MARIO BERETTA (b.1942): Alpsegen for Low Voice and Orchestra (Claudio Danser [bass-baritone], Prague Radio Symphony Orchestra; Vladimír Válek), Lichtstücke for Piano (Alexei Botvinov), The Alphorn and the Sea for Alphorn and Piano Quartet (Matthias Kofmehl [alphorn], Werner Bärtschi [piano], Arlette Hock [violin], Markus Wieser [viola], Eva Burkard-Böhi [cello]). Unabashedly post-Romantic in both inspiration and expression, these works share direct emotional impact and ready appeal. The impressive 'Alpine Blessing' evokes the nature-painting tone poetry of Mahler, Strauss and Sibelius, without explicitly referring to them; the composer's late-20th century credentials are established through some dissonant outbursts, but also through some insistent quasi-minimalist gestures; mostly, though, it is the tradition of 20th-century music that made the least dramatic departures from its historical predecessors that Beretta belongs to, even at times recalling the harmonic lushness and inventive orchestration of Khachaturian. The piano pieces are cast in an uniformly romantic-minimalist mould, using 19th-century harmonies while avoiding the strict repetitiveness of minimalism per se. Modal nature-painting again takes centre-stage in the chamber work, which pits the 'primitive' sound of an alphorn against a variety of musical styles and textures contributed by the forces of a piano quartet. 2002 release. Musiques Suisses MGB CD 6186 (Switzerland) 04H097 $18.98 Ø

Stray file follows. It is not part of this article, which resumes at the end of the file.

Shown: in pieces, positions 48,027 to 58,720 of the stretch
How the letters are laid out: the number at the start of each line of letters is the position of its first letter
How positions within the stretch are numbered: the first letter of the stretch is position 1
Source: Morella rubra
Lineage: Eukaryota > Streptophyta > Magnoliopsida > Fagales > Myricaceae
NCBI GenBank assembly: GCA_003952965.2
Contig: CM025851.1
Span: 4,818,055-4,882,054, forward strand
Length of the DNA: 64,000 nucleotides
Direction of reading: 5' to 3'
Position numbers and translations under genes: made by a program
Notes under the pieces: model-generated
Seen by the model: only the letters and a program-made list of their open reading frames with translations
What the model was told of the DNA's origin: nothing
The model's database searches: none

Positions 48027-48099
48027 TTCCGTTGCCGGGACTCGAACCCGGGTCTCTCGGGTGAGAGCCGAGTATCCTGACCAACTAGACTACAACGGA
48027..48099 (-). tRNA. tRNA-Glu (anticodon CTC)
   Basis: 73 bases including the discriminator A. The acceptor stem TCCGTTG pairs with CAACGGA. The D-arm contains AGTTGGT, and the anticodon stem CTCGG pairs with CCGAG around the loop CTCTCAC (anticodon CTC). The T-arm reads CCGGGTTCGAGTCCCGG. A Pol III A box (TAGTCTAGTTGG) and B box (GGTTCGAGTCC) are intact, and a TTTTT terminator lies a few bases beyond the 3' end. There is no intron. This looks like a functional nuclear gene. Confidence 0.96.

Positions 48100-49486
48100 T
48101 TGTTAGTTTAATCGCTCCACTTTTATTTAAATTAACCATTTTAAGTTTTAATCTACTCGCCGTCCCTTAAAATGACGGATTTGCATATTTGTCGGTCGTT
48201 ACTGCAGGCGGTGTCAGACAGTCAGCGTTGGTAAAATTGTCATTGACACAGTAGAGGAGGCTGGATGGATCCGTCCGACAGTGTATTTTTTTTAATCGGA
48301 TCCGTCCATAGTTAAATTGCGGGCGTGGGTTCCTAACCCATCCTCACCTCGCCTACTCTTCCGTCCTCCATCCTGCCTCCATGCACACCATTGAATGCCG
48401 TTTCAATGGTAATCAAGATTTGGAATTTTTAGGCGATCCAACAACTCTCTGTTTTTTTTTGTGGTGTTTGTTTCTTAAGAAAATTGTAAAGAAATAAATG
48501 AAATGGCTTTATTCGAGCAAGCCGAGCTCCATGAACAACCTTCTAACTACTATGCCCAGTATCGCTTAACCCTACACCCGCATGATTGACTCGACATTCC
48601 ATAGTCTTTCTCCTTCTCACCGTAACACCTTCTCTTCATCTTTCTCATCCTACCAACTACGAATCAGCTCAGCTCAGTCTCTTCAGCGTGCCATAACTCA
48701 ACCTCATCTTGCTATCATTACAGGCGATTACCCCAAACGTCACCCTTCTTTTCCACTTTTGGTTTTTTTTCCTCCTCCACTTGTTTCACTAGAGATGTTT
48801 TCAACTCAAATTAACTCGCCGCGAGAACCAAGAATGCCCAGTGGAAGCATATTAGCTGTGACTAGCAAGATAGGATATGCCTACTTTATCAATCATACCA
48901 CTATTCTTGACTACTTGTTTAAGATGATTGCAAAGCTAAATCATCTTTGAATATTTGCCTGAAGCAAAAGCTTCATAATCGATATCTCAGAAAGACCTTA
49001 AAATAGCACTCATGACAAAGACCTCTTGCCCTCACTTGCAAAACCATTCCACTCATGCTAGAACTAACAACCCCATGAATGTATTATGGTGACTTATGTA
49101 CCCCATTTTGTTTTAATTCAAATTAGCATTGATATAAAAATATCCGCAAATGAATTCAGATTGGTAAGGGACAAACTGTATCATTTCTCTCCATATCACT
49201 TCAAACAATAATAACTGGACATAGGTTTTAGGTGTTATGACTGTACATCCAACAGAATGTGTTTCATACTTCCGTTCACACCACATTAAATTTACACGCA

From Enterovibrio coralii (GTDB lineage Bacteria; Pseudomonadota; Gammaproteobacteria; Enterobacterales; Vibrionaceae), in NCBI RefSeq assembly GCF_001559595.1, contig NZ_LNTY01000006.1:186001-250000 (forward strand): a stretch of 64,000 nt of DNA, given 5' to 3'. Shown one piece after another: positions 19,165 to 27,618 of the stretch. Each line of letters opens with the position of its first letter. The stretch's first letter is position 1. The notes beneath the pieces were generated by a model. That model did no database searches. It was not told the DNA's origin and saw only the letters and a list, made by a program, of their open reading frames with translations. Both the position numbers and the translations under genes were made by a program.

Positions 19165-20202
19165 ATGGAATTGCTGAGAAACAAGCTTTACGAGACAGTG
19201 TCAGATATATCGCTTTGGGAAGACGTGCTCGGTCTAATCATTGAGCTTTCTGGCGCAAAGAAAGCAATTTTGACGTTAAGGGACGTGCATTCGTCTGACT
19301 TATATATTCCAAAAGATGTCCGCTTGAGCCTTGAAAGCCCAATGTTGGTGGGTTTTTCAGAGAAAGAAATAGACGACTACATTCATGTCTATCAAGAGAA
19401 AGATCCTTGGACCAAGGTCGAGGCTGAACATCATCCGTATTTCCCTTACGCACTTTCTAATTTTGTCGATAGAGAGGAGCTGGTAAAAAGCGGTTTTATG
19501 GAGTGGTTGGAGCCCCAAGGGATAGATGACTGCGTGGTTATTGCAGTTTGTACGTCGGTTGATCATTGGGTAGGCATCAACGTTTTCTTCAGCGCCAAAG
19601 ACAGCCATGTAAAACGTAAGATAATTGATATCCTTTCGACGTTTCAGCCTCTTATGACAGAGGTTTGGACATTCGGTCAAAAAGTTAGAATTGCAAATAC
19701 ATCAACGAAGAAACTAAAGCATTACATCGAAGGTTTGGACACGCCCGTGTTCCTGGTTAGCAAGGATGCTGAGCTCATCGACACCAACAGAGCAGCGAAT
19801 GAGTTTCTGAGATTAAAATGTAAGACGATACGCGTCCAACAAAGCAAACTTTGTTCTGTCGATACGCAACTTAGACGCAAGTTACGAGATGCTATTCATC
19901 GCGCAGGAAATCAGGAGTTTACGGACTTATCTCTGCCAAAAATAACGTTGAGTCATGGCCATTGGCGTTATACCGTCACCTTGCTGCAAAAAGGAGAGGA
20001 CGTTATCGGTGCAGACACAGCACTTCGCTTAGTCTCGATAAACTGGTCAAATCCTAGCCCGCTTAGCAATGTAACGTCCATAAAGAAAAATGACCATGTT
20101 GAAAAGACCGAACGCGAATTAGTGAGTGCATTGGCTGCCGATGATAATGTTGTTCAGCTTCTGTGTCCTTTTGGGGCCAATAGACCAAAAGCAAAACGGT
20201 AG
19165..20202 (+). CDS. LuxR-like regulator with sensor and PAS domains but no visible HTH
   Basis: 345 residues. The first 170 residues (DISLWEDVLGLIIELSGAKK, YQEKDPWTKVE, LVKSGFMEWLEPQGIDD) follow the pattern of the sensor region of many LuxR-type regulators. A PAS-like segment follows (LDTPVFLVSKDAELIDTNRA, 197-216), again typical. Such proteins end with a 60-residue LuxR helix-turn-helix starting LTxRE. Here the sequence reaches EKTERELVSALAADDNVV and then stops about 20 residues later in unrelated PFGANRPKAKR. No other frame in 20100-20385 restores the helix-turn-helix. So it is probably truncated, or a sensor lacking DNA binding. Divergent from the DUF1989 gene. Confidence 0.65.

ULRICH STRANZ (1946-2004): Tachys for Large Orchestra and Solo Strings (Stuttgart Radio Symphony Orchestra; Lothar Zagrosek), Szenen I-III for Orchestra (North German Radio Symphony Orchestra; Karl Anton Rickenbacher), Symphony No. 1 "Grande Ballade" for Saxophone Quartet and Large Orchestra (Raschèr Saxophone Quartet, Bavarian Radio Symphony Orchestra; Räto Tschupp), Music for 2 Cellos and Orchestra (Thomas Grossenbacher, Rafael Rosenfeld [cellos], Zürich Tonhalle Orchestra; David Zinman. Tachys (1974), in its use of dodecaphony draped in rich harmony, pays homage to the music of sixty years earlier; at times a distorted but clear reminiscence of Strauss or Mahler is plainly apparent. The three 'scenes' were written as a ballet score; the tension and tragedy of the characters is reflected in the obsessive and uneasy music, which nonetheless remains the most obviously tonal of the works here. Tension and its release through action is again characteristic of the powerful symphony. Apart from the unusual incorporation of the saxophone quartet into the texture and some telling use of string harmonics, the work eschews extended techniques, but Stranz here achieves a most unusual sound-world, and the harmonic language, while not conventionally tonal, makes use of progressive intervallic relationships to propel the music in a satisfyingly dynamic manner. The intense and concentrated Music, with its unusual shared concertante part, begins in media res with an abrupt call to attention that Shostakovich might have done, and then progresses through a sequence of episodes with a strong sense of harmonically driven direction and a clear feeling of inexorable motion. Musiques Suisses/Grammont Portrait MGB CTS-M 94 (Switzerland) 04H098 $18.98 Ø